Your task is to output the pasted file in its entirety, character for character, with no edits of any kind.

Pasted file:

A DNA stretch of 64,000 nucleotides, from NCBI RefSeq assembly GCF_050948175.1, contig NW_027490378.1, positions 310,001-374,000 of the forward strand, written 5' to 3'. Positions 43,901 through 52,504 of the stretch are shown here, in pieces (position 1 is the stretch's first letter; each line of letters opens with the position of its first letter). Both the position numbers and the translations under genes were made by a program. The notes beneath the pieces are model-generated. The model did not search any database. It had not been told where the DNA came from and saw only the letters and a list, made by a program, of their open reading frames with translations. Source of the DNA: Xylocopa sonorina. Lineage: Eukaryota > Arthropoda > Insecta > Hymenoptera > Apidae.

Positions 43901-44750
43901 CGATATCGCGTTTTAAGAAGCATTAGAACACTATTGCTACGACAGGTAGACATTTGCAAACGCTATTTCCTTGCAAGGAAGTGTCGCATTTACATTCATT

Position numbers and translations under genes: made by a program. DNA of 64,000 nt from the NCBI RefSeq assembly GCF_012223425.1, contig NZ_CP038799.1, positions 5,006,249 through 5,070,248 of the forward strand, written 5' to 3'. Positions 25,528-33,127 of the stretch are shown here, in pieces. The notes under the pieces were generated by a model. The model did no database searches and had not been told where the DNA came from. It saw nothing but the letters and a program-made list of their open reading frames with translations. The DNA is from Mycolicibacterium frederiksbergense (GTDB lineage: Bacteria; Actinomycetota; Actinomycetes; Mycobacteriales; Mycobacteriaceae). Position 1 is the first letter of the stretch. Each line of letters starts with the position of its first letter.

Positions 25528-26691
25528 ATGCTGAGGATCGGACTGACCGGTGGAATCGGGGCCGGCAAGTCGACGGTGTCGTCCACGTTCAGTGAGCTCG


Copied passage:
A DNA stretch of 64,000 nucleotides, from NCBI RefSeq assembly GCF_050948175.1, contig NW_027490378.1, positions 310,001-374,000 of the forward strand, written 5' to 3'. Positions 43,901 through 52,504 of the stretch are shown here, in pieces (position 1 is the stretch's first letter; each line of letters opens with the position of its first letter). Both the position numbers and the translations under genes were made by a program. The notes beneath the pieces are model-generated. The model did not search any database. It had not been told where the DNA came from and saw only the letters and a list, made by a program, of their open reading frames with translations. Source of the DNA: Xylocopa sonorina. Lineage: Eukaryota > Arthropoda > Insecta > Hymenoptera > Apidae.

Positions 43901-44750
43901 CGATATCGCGTTTTAAGAAGCATTAGAACACTATTGCTACGACAGGTAGACATTTGCAAACGCTATTTCCTTGCAAGGAAGTGTCGCATTTACATTCATT

Position numbers and translations under genes: made by a program. DNA of 64,000 nt from the NCBI RefSeq assembly GCF_012223425.1, contig NZ_CP038799.1, positions 5,006,249 through 5,070,248 of the forward strand, written 5' to 3'. Positions 25,528-33,127 of the stretch are shown here, in pieces. The notes under the pieces were generated by a model. The model did no database searches and had not been told where the DNA came from. It saw nothing but the letters and a program-made list of their open reading frames with translations. The DNA is from Mycolicibacterium frederiksbergense (GTDB lineage: Bacteria; Actinomycetota; Actinomycetes; Mycobacteriales; Mycobacteriaceae). Position 1 is the first letter of the stretch. Each line of letters starts with the position of its first letter.

Positions 25528-26691
25528 ATGCTGAGGATCGGACTGACCGGTGGAATCGGGGCCGGCAAGTCGACGGTGTCGTCCACGTTCAGTGAGCTCG